The Washington Post

Here’s how F-18s likely targeted Islamic State forces in Iraq

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Almost four years after combat operations ended in Iraq, a pair of F/A-18s bombed Islamic State artillery outside of Irbil in northern Iraq on Friday, according to the Pentagon. Rear Adm. John Kirby, a Pentagon spokesman, said the jets dropped 500-pound laser-guided bombs on their targets.

The aircraft were flying off the aircraft carrier the George H.W. Bush, with a full complement of ordnance.

U.S. officials did not immediately indicate whether American troops on the ground helped to guide the munitions, but F-18s are capable of designating targets with their own on-board lasers. The practice is known as “self-lasing,” or “buddy-lasing.” The latter term indicates that one of the aircraft uses its laser to designate the target for its wingman.

A U.S. Navy F-18 fighter jet flies over North Beach on the opening day of the Chicago Air and Water Show in August 2012 in Chicago. (AP Photo/Sitthixay Ditthavong)

Laser-guided munitions are more accurate than the use of Joint Direct Attack Munitions, or JDAMs, which rely on GPS receivers to hit their targets.

Pilots “use laser-guided bombs for point targets like trucks or artillery,” said Colby Howard, a former Force Reconnaissance Marine and tactical air controller.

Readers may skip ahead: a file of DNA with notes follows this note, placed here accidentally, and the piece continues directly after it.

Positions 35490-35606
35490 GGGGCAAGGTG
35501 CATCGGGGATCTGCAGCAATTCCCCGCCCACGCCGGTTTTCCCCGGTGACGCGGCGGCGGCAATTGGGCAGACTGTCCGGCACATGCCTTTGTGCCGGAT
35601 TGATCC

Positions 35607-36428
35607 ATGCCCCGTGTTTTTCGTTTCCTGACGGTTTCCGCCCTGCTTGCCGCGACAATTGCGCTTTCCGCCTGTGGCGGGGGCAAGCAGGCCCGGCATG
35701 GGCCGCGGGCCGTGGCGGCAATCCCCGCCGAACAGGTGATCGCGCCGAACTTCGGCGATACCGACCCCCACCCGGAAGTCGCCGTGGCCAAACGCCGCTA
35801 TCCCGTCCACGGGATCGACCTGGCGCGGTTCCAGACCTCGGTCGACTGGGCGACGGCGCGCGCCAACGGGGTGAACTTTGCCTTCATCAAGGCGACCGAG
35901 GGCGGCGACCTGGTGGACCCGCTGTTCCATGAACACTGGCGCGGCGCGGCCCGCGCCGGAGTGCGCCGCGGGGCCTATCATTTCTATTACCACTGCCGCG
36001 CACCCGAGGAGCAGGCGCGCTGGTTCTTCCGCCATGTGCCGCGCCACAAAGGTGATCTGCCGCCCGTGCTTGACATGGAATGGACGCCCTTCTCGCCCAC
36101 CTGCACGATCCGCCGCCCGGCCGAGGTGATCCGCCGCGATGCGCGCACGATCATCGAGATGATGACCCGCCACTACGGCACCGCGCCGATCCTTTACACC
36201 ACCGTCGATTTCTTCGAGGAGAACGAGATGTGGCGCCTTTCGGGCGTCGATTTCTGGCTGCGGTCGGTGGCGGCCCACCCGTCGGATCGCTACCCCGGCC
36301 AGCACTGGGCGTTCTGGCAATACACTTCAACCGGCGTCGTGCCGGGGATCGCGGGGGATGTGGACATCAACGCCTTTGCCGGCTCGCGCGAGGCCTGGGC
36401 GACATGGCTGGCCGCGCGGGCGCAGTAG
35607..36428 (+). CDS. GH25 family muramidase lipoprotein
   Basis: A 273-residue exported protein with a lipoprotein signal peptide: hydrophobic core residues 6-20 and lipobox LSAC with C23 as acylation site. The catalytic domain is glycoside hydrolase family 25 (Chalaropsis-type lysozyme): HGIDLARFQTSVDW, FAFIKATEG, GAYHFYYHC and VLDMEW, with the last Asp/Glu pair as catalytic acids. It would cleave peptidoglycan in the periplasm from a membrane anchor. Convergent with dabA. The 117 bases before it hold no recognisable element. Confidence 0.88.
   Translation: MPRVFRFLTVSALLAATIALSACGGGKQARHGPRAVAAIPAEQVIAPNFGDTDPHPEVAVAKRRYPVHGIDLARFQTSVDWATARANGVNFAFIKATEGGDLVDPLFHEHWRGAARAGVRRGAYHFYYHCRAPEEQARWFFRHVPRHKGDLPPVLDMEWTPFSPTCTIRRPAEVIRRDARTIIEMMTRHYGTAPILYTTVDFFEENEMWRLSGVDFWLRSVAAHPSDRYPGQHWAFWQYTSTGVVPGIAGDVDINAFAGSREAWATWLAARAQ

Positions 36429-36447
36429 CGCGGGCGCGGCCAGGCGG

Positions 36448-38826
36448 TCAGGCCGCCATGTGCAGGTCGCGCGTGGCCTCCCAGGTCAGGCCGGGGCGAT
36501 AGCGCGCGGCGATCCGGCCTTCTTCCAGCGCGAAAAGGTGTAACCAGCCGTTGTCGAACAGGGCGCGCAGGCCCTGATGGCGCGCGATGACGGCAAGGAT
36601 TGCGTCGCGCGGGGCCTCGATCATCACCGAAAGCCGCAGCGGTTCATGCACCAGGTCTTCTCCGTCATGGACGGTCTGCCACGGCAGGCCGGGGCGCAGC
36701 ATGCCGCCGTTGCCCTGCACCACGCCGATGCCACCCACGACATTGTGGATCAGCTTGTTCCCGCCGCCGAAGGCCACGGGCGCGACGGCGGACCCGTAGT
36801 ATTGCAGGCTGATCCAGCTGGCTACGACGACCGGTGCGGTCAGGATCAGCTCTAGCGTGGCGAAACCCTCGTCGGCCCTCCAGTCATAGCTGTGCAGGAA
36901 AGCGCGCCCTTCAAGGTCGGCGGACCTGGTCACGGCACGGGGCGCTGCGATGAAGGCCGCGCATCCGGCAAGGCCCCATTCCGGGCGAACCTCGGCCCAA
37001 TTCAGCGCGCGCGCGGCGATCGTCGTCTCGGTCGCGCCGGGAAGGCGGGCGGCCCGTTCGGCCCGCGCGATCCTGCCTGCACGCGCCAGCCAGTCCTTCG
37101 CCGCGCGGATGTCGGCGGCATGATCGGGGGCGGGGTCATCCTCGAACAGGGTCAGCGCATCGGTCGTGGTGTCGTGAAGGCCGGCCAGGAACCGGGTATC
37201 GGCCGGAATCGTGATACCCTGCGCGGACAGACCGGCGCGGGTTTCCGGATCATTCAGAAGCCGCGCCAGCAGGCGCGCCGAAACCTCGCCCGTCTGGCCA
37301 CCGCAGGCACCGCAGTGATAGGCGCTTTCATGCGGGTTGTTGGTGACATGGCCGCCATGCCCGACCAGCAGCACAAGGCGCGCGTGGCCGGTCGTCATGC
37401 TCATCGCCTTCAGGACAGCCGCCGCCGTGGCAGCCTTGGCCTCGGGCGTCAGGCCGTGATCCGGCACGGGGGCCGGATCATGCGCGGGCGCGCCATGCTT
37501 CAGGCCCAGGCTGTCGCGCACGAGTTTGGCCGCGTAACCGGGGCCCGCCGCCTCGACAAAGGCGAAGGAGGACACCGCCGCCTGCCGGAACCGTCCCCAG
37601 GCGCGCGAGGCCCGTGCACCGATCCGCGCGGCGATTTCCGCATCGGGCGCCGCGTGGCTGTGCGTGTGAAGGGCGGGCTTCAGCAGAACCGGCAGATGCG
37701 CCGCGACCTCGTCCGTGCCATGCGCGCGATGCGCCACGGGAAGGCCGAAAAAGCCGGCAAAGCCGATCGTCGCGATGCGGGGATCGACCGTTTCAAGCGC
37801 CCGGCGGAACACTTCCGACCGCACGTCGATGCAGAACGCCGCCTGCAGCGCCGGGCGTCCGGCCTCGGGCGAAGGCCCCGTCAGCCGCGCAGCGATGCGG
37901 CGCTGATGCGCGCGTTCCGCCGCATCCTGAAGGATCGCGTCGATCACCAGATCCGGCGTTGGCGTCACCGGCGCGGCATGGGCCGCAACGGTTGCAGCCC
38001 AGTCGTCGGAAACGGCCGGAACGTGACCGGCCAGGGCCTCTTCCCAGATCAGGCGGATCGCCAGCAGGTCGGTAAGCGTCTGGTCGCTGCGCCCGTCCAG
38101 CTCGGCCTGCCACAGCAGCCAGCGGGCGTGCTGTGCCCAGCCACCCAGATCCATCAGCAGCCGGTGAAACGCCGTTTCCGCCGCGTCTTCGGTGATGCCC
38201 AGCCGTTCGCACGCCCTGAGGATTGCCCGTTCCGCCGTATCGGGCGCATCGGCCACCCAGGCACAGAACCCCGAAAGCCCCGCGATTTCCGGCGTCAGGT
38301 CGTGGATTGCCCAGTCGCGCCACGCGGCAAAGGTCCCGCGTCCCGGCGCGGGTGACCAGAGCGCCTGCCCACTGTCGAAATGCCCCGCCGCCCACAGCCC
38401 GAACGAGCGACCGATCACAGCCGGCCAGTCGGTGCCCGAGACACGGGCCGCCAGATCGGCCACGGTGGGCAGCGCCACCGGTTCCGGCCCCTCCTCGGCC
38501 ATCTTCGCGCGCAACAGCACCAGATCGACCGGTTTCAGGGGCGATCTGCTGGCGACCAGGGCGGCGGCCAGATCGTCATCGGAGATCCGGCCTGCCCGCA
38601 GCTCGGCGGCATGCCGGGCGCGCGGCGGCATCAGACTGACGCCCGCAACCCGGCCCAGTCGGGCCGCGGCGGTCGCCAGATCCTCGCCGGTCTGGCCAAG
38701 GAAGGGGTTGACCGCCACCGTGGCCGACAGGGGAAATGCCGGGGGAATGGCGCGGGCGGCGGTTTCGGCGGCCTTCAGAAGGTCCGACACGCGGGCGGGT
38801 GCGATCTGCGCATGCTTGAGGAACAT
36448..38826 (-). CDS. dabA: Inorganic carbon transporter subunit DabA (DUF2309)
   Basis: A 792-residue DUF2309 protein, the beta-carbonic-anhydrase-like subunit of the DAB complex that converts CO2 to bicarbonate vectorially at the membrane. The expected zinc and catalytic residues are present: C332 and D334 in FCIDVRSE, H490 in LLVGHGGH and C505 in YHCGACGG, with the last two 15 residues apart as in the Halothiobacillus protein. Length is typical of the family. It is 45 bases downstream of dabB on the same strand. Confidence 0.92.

While F-18s have the ability to laser designate their own targets, that doesn’t rule out the use of ground forces for targeting information.

“In Iraq and Afghanistan there were certain situations in which pilots could not positively identify a target without cooperation from a ground unit prior to ordnance release,” said John Strobridge, a Marine tactical air controller.

F-18s rely on advanced sensors mounted on the bottom of the aircraft that show pilots an image of the ground while they are thousands of feet above it. While the sensors provide invaluable information to the pilot, the image quality can sometimes be poor.

Strobridge, who did not have direct knowledge of Friday’s operation, asked if the data acquired from the sensors would be sufficient enough to allow commanders to approve the release of ordnance, without direct communication to forces on the ground who could accurately distinguish the target.

“How can they tell if it’s an ISIS truck or an Iraqi army truck?” Strobridge asked. “If you’re the pilot you might need guys on the ground telling you what you’re looking at.”

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Thomas Gibbons-Neff is a staff writer and a former Marine infantryman.
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